Sessions & Events

 

Sessions and Events Schedule is coming soon. All sessions and events take place in Eastern Standard Time (EST UTC-5). Please note, Daylight Savings Time ends on November 3, 2024.
All events take place at the Philadelphia Marriott Downtown.

On-demand sessions will be available for viewing in the convention platform/event app under "On-Demand Content" within 24-48 hours of the session premiere. Please note, on-demand sessions are not available for CEU credit. *Denotes on-demand content.


MINI SESSION: Impact of Aggregates' Usage and Gradation Towards Concrete Low Global Warming Potential

Tuesday, November 5, 2024  11:00 AM - 12:00 PM, 303


Current State of the Discussion on Pyrrhotite in Concrete

Presented By: Jamison Langdon
Affiliation: Braun Intertec Corporation
Description: Recent legislative efforts to mitigate pyrrhotite in concrete are beginning to take shape in the form of limits on sulfide in the aggregates being used. A quick overview of some of those efforts will be presented as well as provide a bit of technical guidance on how and where pyrrhotite naturally occurs.


Evaluating Damage Generation and Propagation of ASR Affected RCA Concrete

Presented By: Cassandra Trottier
Affiliation: University of Ottawa
Description: The use of recycled concrete aggregates (RCA) is gaining interest in the industry due to the pressure to adopt more sustainable practices; yet, concerns regarding the potential for further ASR damage in concrete made with RCA remain. In the current literature, the original extent of the ASR damage is often unknown when the concrete is crushed into RCA particles, therefore, inconsistencies regarding the potential for further ASR in concrete made with affected RCA are observed in the literature. RCA is a multi-phase material consisting of the original virgin aggregate (OVA) and residual mortar (RM), which is further divided into residual sand and cement paste. ASR may, therefore, originate from the reactive OVA or residual sand, and its extension into the cement paste depends on the extent of reaction/damage. This work evaluated the secondary damage generation and propagation in concrete made with RCA presenting two levels of initial damage (i.e., 0.05% and 0.30% of expansion, representing a concrete returned to the plant and demolished concrete, respectively) induced by either reactive coarse OVA or residual sand. A microscopic tool (i.e., Damage Rating Index - DRI) was used for the analysis, while distress features (i.e., cracks) were measured in counts per 100 cm2, length, width, and types of propagation to characterize the distinct damage patterns induced by various types of RCA affected by ASR.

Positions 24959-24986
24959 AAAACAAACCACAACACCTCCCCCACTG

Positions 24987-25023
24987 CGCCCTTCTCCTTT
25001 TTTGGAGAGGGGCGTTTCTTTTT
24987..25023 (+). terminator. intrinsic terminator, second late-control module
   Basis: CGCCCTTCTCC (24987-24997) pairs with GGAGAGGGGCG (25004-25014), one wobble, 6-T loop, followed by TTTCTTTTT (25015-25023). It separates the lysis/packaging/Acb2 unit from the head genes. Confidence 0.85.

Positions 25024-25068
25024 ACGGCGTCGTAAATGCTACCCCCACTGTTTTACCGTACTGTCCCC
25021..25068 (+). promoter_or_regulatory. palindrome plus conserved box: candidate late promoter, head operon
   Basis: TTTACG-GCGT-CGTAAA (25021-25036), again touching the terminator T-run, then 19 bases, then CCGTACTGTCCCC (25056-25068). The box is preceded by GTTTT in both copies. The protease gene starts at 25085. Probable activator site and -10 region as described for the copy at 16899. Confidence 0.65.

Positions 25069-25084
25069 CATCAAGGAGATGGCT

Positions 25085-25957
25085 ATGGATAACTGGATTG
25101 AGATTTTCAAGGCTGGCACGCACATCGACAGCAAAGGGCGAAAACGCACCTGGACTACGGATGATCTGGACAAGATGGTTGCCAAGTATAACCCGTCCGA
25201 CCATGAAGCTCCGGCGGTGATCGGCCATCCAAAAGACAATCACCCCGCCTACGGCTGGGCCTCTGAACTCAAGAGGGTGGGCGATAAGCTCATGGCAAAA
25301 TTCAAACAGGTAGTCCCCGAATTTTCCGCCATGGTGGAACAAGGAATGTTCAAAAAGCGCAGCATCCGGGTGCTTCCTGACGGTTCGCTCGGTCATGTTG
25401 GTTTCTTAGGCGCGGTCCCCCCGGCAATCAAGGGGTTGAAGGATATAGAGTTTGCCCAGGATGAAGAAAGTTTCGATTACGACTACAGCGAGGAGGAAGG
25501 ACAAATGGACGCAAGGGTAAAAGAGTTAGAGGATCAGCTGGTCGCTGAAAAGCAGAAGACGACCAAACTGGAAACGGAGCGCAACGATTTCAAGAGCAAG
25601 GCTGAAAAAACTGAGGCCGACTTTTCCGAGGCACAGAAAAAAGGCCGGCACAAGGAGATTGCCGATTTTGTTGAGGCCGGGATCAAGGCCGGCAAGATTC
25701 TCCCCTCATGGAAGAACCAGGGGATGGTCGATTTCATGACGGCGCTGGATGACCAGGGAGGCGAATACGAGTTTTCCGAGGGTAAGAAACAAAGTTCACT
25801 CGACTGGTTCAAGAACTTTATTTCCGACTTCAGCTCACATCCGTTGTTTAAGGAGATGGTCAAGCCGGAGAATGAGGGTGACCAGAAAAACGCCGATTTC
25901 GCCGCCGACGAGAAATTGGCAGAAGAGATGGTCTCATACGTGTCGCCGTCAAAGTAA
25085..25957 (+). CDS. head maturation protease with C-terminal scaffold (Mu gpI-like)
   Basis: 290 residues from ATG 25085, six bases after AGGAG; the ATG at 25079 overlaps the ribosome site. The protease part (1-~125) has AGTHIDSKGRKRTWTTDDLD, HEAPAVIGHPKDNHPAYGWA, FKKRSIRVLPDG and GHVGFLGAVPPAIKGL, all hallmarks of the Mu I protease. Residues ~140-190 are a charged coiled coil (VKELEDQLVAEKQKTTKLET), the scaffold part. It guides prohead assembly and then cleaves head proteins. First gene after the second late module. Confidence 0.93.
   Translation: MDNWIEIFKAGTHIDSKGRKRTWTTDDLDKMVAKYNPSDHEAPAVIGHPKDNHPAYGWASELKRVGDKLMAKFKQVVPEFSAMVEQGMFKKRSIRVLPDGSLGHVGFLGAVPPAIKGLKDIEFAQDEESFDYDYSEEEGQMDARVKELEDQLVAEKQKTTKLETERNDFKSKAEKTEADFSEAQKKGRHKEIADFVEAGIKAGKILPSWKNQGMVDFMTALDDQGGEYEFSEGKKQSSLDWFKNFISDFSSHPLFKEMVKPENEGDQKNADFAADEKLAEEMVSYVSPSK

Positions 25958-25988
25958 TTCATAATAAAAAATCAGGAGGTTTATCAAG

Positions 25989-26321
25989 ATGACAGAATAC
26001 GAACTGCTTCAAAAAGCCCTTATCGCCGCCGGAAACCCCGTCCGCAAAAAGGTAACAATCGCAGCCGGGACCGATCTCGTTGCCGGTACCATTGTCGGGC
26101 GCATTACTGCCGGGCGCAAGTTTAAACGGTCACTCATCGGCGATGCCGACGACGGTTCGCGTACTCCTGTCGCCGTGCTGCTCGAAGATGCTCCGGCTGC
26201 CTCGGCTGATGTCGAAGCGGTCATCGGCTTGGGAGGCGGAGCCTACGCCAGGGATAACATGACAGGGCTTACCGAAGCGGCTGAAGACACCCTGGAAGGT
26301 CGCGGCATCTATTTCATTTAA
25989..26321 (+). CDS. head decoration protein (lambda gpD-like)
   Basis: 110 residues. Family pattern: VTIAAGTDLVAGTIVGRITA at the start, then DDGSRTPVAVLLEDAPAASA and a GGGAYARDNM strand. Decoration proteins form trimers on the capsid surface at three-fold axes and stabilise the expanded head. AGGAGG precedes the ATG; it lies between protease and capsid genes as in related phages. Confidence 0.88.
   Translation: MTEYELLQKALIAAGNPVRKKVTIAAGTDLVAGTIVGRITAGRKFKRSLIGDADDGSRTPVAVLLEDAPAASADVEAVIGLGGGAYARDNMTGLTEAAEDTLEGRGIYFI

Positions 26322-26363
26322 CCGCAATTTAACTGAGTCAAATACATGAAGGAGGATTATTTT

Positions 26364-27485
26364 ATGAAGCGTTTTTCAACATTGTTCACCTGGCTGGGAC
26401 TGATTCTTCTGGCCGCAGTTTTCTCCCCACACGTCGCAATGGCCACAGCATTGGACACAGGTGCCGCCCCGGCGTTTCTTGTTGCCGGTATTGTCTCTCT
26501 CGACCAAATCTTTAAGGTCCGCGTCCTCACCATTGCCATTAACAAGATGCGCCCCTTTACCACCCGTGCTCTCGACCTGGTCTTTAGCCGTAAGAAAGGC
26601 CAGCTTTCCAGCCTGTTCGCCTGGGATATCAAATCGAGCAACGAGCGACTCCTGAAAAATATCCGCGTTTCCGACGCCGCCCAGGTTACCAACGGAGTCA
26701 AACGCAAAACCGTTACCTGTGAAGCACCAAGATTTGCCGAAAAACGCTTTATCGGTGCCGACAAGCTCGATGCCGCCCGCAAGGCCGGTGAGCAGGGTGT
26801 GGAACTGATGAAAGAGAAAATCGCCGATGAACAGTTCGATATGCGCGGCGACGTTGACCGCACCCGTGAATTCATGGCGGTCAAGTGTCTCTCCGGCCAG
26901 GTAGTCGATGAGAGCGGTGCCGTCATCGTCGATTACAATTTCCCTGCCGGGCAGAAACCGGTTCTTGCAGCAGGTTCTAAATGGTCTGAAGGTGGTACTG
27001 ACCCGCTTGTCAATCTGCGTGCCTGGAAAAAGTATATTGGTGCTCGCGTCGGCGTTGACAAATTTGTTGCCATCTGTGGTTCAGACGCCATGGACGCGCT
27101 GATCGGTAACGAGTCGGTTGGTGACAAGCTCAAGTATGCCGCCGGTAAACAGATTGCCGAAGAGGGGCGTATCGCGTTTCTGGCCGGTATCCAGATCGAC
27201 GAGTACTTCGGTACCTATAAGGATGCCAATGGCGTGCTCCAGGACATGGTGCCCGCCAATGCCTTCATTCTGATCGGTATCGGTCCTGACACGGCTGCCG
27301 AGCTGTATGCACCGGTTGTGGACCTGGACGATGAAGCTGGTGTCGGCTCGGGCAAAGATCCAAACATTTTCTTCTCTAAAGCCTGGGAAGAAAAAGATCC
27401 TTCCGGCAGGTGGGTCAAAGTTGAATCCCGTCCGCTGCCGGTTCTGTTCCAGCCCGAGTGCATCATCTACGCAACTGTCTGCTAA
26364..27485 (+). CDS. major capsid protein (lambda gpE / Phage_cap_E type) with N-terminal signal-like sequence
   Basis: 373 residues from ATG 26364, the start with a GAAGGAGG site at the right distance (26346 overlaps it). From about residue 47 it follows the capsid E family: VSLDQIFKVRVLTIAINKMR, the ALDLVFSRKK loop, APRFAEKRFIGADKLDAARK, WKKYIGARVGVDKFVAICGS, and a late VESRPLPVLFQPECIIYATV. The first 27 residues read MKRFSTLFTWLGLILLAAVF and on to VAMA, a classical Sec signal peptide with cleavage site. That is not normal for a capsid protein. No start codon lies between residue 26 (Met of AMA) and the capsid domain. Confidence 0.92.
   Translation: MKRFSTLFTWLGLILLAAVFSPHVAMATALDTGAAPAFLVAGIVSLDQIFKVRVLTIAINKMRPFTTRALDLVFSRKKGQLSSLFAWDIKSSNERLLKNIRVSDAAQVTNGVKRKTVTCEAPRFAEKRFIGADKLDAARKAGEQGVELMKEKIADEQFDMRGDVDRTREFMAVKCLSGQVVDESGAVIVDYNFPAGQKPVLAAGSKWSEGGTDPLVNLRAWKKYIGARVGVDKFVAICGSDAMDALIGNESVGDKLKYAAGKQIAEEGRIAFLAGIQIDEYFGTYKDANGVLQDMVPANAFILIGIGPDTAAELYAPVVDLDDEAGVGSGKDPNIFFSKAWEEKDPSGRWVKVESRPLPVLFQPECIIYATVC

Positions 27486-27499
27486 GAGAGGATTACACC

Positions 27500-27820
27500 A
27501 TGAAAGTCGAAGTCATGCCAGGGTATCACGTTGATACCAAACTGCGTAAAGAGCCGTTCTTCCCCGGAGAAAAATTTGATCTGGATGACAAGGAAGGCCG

Influence of Coarse Aggregates Mineralogy on Long–Term Durability Properties of Optimized Concrete Mixes

Presented By: Shuyah Tani Ouoba
Affiliation: University of Arkansas
Description: As aggregates constitute more than 60% of concrete volume, their impact on concrete durability is significant. However, the aggregate component of concrete is generally thought of as inert filler. This study examines the influence of coarse aggregate mineralogy on long-term concrete properties such as drying shrinkage and bulk resistivity. Concrete mixtures were prepared according to the Arkansas Department of Transportation specifications using Type 1L cement; the cement content was progressively reduced, and fly ash was used. Aggregate gradation methods were employed to optimize mix proportions with reduced cement contents. Additionally, a new test procedure for assessing the potential for Alkali-Silica Reaction of Aggregates is compared to traditional test methods for the different species of aggregates considered.


Alkali-Aggregate Reaction in Concrete (AAR): Current Challenges and Research Needs

Presented By: Leandro Sanchez
Affiliation: University of Ottawa,
Description: In 2024, the International Conference on Alkali-Aggregate Reaction in concrete (ICAAR) was held in Ottawa, ON, Canada. ICAAR-2024 was the 17th international conference on the topic; this conference normally takes place every 4 years and in 2024, the 50th anniversary of the event was celebrated. After so many years of in-depth research, numerous protocols, guidelines, and standards have been produced to help avoiding, mitigating, assessing, rehabilitating, and managing concrete infrastructure affected by AAR. However, there are still plenty of doubts and unknowns on both scientific aspects and practical procedures. The purpose of this work is to highlight my personal impressions after the 17th ICAAR, pointing out some of the current challenges and research needs and opportunities on the topic.

Upper Level Sponsors

Baker
Concrete Sealants
Controls Inc.
Euclid Chemical
Master Builders